March 3, 2008 – Daniel – God Calls the Faithful and the Faithless
Just about a year ago we spent some time reflecting on the Book of Daniel as both apocalyptic and prophetic, and we also spent some time looking at how Daniel’s virtue and influence were felt by those who would conquer him and his nation. He and his companions are taken prisoner and enslaved by the Babylonians. Nebuchadnezzar arrives at understanding the power and awe of this God, Yahweh. The Cyrus the Persian sweeps into power and he, too, comprehends the authority of this one, true God. There is scholarly conversation about whether this book was written in the sixth century B.C.E. or in the second century, during the Maccabean revolt and subsequent wars. Two pagan leaders, two pagan countries, two possible times of composition.
What is more interesting is that the book brings us a completely bifurcated experience in genre (it is both apocalyptic and prophetic), in structure (it has two kinds of writing: Tales and Visions), in linguistics (it is written in both Greek and Aramaic), and in time (written about the sixth century B.C.E. but most likely written in the second century B.C.E.). All of this doublenesssets me to thinking and seeking.
This is what we see outlined in the Zondervan ARCHEOLOGICAL STUDY BIBLE on pages 1382-1383:
- The Book of Daniel was written as encouragement to fellow Jews who found themselves either in captivity or at war with a powerful pagan force.
- Its themes are God’s sovereignty, our faithfulness to God, and prophecies of future events of persecution, rescue and restoration.
- Daniel and his companions are deported into pagan territory – away from Jerusalem and the temple where Yahweh dwells. There they must rely on Yahweh’s covenant promise that he will abide with them.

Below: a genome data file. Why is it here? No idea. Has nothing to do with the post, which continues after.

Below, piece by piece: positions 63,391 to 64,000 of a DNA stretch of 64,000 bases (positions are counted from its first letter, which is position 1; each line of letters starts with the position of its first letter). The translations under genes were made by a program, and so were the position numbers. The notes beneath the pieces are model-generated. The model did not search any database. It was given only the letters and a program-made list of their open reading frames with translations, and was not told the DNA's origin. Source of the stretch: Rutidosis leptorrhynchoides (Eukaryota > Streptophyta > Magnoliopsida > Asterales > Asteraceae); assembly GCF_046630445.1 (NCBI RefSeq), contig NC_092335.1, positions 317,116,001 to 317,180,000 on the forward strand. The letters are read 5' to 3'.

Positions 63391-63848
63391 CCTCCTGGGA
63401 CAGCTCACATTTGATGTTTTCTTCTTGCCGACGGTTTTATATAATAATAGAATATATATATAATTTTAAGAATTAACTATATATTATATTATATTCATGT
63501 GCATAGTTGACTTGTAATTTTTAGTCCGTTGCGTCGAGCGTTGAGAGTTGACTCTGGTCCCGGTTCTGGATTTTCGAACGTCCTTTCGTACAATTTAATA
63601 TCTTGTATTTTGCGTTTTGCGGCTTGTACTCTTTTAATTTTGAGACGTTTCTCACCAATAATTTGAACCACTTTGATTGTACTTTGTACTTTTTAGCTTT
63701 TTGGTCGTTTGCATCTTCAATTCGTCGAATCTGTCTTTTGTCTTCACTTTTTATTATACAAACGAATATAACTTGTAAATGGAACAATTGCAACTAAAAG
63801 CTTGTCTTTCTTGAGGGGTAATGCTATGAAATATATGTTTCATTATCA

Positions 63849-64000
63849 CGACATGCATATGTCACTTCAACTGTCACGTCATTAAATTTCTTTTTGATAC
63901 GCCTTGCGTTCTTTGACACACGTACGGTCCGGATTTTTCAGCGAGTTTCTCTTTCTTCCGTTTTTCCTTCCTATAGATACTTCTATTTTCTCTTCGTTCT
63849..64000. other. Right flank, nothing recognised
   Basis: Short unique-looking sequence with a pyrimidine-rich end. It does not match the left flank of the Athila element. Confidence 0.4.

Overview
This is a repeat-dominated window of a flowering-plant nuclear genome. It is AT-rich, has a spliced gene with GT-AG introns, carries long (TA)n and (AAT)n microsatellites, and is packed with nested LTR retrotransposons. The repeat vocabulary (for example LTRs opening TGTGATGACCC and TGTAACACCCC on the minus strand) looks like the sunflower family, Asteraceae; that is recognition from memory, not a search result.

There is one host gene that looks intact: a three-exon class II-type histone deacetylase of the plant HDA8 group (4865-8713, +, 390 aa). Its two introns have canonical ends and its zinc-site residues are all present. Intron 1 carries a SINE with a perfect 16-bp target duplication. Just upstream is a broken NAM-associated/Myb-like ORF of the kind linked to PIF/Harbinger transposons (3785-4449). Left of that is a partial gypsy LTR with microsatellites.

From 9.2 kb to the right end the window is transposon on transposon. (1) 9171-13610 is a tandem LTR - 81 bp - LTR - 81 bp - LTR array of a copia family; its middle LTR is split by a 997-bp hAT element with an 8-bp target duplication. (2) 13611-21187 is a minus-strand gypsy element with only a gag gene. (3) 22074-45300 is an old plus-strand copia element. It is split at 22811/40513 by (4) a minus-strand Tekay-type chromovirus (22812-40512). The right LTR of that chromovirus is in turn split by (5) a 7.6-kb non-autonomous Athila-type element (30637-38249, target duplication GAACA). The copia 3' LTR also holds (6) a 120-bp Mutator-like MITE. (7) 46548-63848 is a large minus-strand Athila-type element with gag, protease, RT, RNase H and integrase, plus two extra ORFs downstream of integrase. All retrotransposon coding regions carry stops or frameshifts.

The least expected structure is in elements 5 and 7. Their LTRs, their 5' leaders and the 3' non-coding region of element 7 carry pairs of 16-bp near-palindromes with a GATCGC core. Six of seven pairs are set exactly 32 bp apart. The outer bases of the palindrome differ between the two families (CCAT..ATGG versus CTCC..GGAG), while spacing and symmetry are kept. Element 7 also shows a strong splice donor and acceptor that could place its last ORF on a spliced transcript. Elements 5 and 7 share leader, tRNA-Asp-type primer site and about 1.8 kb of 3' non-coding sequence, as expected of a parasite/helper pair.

- Daniel, Hanaiah, Mishael, and Azariah display uncompromising faith in the face of the worst possible odds.
- This book has many parallels with Revelation, the last book of the Bible which tells us so much about the New Jerusalem.
- Daniel was intended to encourage Jews to remain faithful in the face of a prolonged period during which Israel would remain an obscure subservient nation under Gentile power.
- The message is that God has foreseen this trouble and will abide with them to see them through.
The Book of Daniel can be read as a guide for how to remain faithful to our own covenant promise with God during a prolonged exile in a hostile situation. These tales and these visions can speak to us today as stories of encouragement, exhortation, and promise; so that when we feel exiled, alone, persecuted, exhausted or spent . . . we have a place in which to seek solace and refuge. The Book of Daniel, with its two languages, two genres, two dates and two approaches to revelation . . . show us that both the faith-filled and the faith-less are called . . . and are expected in joyful openness by God.